Published on September 8th, 2017 | by Smiti0
India Mulls Penalty For Refusal To Sign Solar PPAs
September 8th, 2017 by Smiti
The Ministry of New and Renewable Energy in India has put a notification to impose heavy penalties if states or project developers unilaterally modify or move to renegotiate solar power purchase agreements.
The Ministry had to issue this notification following several attempts, some successful, by state power utilities to back out from power purchase agreements as well as renegotiate tariffs. As per the notification, if either party unilaterally backs out of it, a penalty of at least 50% of the tariff will be levied on that party.
At least in one instance, a state power utility refused to sign the PPA with a project developer. Solairedirect had secured a 250 megawatt solar project at one of the solar parks being developed by NTPC Limited in the state of Andhra Pradesh. The project was the cheapest one when it was awarded in a competitive auction at a tariff of ₹3.15/kWh (4.9¢/kWh). The two power utilities of Andhra Pradesh have now refused to signed PPA with this project claiming that it has contracted enough solar power to meet its requirement. NTPC has been asked to look for other buyers for the power.
States like Jharkhand and Uttar Pradesh have been able to secure lower tariffs from project developers by renegotiating the terms of PPAs. Jharkhand had refused to sign PPAs for 1.2 gigawatts capacity for almost two years because the tariffs discovered in competitive auction were higher compared to those in other states. Uttar Pradesh told more than a dozen project developers to reduce tariffs by as much as 18% just before they were ready to commission the projects.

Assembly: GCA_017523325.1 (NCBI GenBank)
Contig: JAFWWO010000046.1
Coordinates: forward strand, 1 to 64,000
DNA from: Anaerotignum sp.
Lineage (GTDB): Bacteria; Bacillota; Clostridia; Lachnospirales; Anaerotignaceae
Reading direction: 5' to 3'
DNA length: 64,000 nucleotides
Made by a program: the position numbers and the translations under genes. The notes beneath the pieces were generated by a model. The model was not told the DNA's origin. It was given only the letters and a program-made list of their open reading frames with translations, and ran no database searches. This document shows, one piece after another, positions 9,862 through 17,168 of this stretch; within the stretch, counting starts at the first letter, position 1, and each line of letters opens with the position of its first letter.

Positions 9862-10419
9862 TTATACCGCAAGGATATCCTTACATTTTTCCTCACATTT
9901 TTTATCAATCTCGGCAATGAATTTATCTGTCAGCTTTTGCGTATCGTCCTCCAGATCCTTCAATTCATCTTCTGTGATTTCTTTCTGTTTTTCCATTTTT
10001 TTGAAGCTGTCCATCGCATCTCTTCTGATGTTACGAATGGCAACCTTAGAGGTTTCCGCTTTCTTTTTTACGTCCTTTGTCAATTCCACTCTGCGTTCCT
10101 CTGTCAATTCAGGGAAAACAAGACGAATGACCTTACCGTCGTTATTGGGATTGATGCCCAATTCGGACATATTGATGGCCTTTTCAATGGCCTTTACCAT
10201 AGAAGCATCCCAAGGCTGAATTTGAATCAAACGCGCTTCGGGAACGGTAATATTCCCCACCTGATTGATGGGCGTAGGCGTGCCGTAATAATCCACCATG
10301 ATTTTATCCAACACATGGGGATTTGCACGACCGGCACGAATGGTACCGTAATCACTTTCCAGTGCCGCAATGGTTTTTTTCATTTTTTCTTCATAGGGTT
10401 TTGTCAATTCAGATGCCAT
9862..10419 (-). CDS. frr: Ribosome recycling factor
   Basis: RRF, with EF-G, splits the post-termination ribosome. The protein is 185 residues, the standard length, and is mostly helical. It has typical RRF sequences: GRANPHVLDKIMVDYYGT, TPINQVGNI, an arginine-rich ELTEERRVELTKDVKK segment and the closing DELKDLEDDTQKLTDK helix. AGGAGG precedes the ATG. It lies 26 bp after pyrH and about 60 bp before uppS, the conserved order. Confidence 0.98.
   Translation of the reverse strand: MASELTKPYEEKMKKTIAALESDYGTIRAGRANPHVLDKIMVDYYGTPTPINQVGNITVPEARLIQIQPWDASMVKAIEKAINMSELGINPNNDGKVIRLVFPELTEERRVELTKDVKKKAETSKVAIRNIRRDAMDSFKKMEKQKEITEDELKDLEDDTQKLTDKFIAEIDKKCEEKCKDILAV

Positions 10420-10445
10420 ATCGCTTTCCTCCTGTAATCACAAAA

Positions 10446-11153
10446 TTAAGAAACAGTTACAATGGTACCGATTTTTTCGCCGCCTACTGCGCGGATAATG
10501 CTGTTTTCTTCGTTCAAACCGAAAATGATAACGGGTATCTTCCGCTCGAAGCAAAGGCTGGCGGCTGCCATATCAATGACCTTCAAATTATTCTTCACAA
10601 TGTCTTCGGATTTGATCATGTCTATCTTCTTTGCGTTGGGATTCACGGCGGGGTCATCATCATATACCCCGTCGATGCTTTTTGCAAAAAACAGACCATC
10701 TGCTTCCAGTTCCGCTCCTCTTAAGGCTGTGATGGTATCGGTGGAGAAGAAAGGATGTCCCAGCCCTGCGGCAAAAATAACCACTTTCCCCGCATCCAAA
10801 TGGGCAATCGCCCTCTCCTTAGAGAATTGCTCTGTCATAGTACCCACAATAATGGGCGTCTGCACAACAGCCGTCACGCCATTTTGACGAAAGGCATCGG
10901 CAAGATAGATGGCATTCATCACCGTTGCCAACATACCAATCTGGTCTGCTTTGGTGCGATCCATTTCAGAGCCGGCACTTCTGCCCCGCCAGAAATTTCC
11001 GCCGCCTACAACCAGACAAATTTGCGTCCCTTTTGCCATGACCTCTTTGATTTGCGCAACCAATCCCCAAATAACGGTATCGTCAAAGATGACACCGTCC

Tamil Nadu is believed to be renegotiating the tariff for India’s largest solar power project. The project owned by Adani Green Energy has a tariff of ₹7.01/kWh, nearly three times the lowest solar tariff in India.
Impact of the notification
The new notification will be welcomed by project developers as well as financial institutions that have invested in the solar projects. With the rapid pace of solar power tenders and project implementation there is always a risk of offtake, especially when the power demand is subdued for a variety of reasons.
The Solar Energy Corporation of India had announced a payment security fund to ensure the developers receive payments on consistent basis even if power utilities default on their payments. This helped distribution of risk related to the projects providing a cushion to the lenders as well. This notification would likely have a similar impact.